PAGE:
The population of interest was physicians in Canada who are commonly involved in the care of children with recurrent headache or the pathology with which it may be associated. Attending physicians who were in active practice in one of the following four specialties were eligible for inclusion: community pediatricians, child neurologists, pediatric radiologists, and pediatric neurosurgeons.
Some community pediatricians in Canada practice primary care, although most see patients referred from family physicians. Two family physicians were included in the initial pilot, and both indicated that they would generally defer decisions about neuroimaging in children to pediatricians.
Pediatric neurosurgeons were contacted through the email distribution list of the Canadian Pediatric Neurosurgery Study Group. Community pediatricians were contacted through the email distribution list for the Section of Community Pediatrics of the Canadian Pediatric Society. Pediatric radiologists were contacted through the Society for Pediatric Radiology. Child neurologist contact information was identified through publically available sources, and each was contacted individually. Review of the contact list by a Canadian child neurologist indicated that we identified the vast majority of attending Canadian child neurologists.
Each participant was contacted by email three times, at varying times and days of the week. The emails were sent 1–2 weeks apart. The tone and length of the emails also varied . No monetary incentive was offered. No identifying personal information was collected except for an option to provide an email address in order to ask questions or request a copy of the results.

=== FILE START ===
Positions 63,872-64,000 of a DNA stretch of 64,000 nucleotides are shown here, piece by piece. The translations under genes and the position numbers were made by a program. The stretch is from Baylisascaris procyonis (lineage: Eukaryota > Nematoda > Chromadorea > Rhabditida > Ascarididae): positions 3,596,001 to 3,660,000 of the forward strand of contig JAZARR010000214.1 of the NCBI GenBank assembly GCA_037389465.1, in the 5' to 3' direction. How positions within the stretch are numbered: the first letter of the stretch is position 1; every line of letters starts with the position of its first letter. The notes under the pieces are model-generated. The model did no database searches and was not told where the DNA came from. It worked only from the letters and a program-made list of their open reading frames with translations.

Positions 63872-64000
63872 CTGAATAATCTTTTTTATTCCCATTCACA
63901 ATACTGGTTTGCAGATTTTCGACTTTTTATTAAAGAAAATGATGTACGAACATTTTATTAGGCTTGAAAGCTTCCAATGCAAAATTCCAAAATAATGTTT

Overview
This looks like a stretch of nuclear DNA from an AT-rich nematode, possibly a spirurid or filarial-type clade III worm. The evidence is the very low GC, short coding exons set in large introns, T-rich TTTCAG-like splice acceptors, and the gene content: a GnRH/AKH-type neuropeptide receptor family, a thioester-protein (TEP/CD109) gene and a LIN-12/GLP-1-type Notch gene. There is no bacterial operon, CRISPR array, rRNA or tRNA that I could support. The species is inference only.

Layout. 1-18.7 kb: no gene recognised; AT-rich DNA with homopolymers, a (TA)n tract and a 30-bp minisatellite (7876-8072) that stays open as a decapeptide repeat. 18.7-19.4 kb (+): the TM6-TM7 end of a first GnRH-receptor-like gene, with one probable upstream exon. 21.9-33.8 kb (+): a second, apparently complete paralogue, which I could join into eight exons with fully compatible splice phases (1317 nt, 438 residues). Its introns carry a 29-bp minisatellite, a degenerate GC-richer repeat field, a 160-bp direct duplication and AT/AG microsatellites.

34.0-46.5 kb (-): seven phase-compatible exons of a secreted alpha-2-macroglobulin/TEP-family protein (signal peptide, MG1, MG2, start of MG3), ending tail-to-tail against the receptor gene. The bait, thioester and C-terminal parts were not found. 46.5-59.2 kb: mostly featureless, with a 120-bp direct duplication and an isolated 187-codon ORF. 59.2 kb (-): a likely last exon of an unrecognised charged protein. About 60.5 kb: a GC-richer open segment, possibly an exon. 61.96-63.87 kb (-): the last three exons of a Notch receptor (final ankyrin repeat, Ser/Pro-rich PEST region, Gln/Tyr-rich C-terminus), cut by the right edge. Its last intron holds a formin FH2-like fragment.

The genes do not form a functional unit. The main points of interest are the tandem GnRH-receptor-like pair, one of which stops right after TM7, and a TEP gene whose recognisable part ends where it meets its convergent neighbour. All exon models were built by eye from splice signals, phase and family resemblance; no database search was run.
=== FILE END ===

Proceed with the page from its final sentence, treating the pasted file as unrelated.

The primary outcome was the proportion of participants who would recommend neuroimaging for each risk category. The recommendation for the 1% risk category was used for further analysis because the highest level of disagreement was anticipated for this category. Fisher’s exact test was used to evaluate the association of eight physician characteristics and thirteen neuroimaging beliefs with the recommendation for the 1% risk category. Belief answers were converted to binary measures by combining all disagree and neutral answers in one category, and all agree answers in the other category. A p-value of 0.05 was used to determine statistical significance without a correction for multiple comparisons, as these analyses were exploratory and primarily for the purpose of hypothesis generation.
Nonresponders and missing data
In order to evaluate for possible nonresponse bias, responses of physicians who responded to the first notice were compared with physicians who responded to the second or third notice . The characteristics of physicians who did not respond to the primary question were also compared with the characteristics of those who responded fully.
Administration of the survey, and pilot surveys, was reviewed and approved by the Health Research Ethics Board at the University of Manitoba. The survey included a consent disclosure statement on the first electronic page (Additional file 1).
Response and question completion rates, overall and by specialty
Total # initially contacted
# (%) responded
# respondents eligible
# (%) answered 1% threshold question
# (%) completed last question
No respondent had conflicting recommendations, defined as recommending neuroimaging for a group with a lower risk than a group for which they had recommended against neuroimaging.
Recommendations for neuroimaging for each risk group, overall and by specialty
Percent and number recommending neuroimaging
For the next-lowest risk category (0.4% risk) 25% of participants recommended routine neuroimaging. A small proportion of respondents (4%) recommended routine neuroimaging for patients in the lowest risk group (0.01% risk).